In a Nutshell: A Year Heart-Deep in Peanut Butter

In a Nutshell: A Year Heart-Deep in Peanut Butter

Two years ago it would have been difficult to predict the impact peanuts would have on my life. I had no idea of the pleasure, disdain, joy, sorrow, profit, debt, nourishment, and flesh wounds they would bring.

Peanuts are everywhere, always. I planted peanuts, I harvested peanuts, I shelled peanuts, I roasted peanuts, I cooked with peanuts, I sold peanuts, I bought peanuts, I shared peanuts. And having heard that this was a reality before experiencing it fully, the plan to begin a small peanut butter cooperative made perfect sense. In fact, it had already been done successfully in a neighboring district that developed a program to supply the hospital with peanut butter for undernourished children.

So, we went for it. I bought a peanut grinder that was designed for majority world contexts (Compatible Technology International has a lot of great products for business development in the Global South if you’re in the market). We figured out how to put it together and experimented with a variety of recipes. After some taste testing and machine tweaking we were ready to go.

But we didn’t really know who was going to make it.

In October 2017 The Guardian published an article that highlighted the plight of the disabled in Mozambique. According to this article, 80-90% of disabled people in low-income countries are unemployed, compared to approximately 52% in the UK. This is very much the reality in Mozambique where disabled people are stigmatized for various reasons: their assumed lack of contribution (or negative contribution) to the family’s financial stability, the stigma of disabilities being contagious, and the belief that having a disabled child is a curse on your family. The article was saddening and inspiring. It drew me into the very different vision that God has for the disabled.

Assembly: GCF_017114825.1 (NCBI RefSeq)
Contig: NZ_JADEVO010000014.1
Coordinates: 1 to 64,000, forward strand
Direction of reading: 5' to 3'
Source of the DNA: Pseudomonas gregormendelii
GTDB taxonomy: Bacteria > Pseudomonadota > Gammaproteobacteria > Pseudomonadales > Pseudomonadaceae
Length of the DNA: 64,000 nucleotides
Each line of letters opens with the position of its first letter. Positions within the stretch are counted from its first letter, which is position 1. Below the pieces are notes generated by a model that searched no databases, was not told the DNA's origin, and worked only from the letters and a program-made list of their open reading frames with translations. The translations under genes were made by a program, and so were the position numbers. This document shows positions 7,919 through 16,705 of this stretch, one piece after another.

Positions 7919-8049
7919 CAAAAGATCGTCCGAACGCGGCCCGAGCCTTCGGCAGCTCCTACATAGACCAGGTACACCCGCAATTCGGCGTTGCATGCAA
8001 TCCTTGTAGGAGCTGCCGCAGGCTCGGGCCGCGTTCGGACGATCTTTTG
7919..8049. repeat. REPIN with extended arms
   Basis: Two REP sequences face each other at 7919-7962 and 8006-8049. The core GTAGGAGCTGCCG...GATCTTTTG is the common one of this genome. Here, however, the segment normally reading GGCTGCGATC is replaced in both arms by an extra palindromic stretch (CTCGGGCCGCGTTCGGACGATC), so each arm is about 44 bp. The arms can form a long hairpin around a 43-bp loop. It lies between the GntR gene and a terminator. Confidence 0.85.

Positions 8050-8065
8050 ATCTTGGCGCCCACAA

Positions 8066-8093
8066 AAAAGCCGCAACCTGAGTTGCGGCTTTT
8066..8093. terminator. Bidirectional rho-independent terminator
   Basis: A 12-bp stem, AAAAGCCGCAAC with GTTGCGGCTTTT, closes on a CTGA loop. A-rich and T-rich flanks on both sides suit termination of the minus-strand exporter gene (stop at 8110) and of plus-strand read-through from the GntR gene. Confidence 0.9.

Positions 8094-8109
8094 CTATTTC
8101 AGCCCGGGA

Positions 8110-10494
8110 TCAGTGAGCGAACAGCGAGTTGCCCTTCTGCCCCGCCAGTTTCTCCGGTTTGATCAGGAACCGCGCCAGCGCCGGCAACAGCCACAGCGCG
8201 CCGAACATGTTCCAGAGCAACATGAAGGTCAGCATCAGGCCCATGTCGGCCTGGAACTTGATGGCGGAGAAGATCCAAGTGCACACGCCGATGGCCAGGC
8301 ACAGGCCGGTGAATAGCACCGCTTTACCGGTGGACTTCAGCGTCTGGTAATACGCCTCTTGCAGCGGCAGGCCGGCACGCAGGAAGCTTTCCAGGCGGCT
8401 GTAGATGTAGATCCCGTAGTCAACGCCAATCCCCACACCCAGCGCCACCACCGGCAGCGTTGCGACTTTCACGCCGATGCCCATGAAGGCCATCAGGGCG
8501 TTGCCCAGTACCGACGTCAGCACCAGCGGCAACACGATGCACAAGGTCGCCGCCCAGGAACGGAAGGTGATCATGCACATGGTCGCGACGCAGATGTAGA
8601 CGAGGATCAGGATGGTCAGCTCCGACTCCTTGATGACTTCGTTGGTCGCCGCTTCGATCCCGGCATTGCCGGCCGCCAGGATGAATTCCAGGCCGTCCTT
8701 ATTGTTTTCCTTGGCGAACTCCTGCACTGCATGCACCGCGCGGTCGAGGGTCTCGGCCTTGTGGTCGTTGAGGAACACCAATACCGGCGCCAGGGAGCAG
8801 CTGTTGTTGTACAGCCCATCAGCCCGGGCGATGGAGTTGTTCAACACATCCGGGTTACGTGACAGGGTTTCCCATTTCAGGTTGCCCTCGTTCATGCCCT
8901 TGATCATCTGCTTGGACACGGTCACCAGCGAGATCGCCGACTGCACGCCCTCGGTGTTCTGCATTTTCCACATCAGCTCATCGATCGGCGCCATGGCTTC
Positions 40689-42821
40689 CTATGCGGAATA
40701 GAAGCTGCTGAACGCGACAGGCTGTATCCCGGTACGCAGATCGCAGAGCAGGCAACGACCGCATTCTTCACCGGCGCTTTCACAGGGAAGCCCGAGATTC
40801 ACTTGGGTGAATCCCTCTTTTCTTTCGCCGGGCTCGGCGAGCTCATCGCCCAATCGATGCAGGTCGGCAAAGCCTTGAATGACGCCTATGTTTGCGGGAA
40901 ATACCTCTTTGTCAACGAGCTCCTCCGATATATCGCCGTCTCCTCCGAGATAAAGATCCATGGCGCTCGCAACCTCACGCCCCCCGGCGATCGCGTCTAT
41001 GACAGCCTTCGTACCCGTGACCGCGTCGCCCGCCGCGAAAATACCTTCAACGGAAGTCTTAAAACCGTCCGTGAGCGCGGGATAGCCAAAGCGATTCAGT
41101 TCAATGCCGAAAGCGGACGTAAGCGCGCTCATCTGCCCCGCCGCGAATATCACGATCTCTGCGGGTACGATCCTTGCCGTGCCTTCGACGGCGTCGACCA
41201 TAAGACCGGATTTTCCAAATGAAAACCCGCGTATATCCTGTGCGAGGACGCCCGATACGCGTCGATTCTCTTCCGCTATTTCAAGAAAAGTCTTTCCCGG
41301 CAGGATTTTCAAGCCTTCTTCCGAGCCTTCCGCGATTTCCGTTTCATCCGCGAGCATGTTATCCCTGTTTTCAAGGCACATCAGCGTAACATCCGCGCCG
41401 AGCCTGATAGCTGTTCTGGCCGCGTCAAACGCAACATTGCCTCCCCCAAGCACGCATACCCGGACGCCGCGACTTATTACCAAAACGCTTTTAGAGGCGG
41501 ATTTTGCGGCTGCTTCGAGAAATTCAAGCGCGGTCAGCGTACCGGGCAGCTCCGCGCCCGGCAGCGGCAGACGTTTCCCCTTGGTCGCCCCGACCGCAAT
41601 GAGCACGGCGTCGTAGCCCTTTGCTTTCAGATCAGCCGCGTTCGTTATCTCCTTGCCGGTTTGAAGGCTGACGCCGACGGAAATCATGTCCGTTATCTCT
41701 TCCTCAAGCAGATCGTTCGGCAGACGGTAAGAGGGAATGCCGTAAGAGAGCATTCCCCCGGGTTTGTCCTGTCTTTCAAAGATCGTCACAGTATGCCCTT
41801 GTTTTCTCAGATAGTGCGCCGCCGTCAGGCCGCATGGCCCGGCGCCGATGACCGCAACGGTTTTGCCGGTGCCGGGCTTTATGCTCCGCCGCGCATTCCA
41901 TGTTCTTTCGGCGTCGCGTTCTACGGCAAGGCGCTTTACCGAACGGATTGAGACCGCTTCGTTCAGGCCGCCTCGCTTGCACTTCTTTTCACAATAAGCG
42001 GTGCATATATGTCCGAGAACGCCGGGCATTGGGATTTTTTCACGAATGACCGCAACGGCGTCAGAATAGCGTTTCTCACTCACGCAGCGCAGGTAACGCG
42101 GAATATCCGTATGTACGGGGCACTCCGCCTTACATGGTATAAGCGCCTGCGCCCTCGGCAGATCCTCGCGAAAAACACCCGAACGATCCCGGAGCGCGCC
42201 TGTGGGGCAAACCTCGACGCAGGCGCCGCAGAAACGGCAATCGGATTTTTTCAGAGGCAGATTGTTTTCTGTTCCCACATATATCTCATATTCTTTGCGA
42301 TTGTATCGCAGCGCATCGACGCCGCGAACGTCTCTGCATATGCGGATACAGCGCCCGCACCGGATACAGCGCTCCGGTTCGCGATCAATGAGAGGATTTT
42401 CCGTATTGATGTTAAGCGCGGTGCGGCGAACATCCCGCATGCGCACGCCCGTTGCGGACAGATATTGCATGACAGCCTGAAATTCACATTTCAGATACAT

In Luke 7 John the Baptist is having some doubts about his cousin Jesus. While he’s in prison he asks some his disciples to go to Jesus and find out if he’s the real deal, if he’s the God-ordained savior that the Jews have spent centuries waiting for. This is Jesus’s response, his proof that God has come and is working among them. This is what it looks like for God to be with humanity.

“…the blind receive their sight, the lame walk, lepers are cleansed, and the deaf hear, the dead are raised up, the poor have good news preached to them. And blessed is the one who is not offended by me.” (Luke 7:22-23)

When God is present, there is healing and good news for the disabled, the diseased, the poor, and everyone else deemed offensive to the powerful people of society.

And this reminded me of Dinis.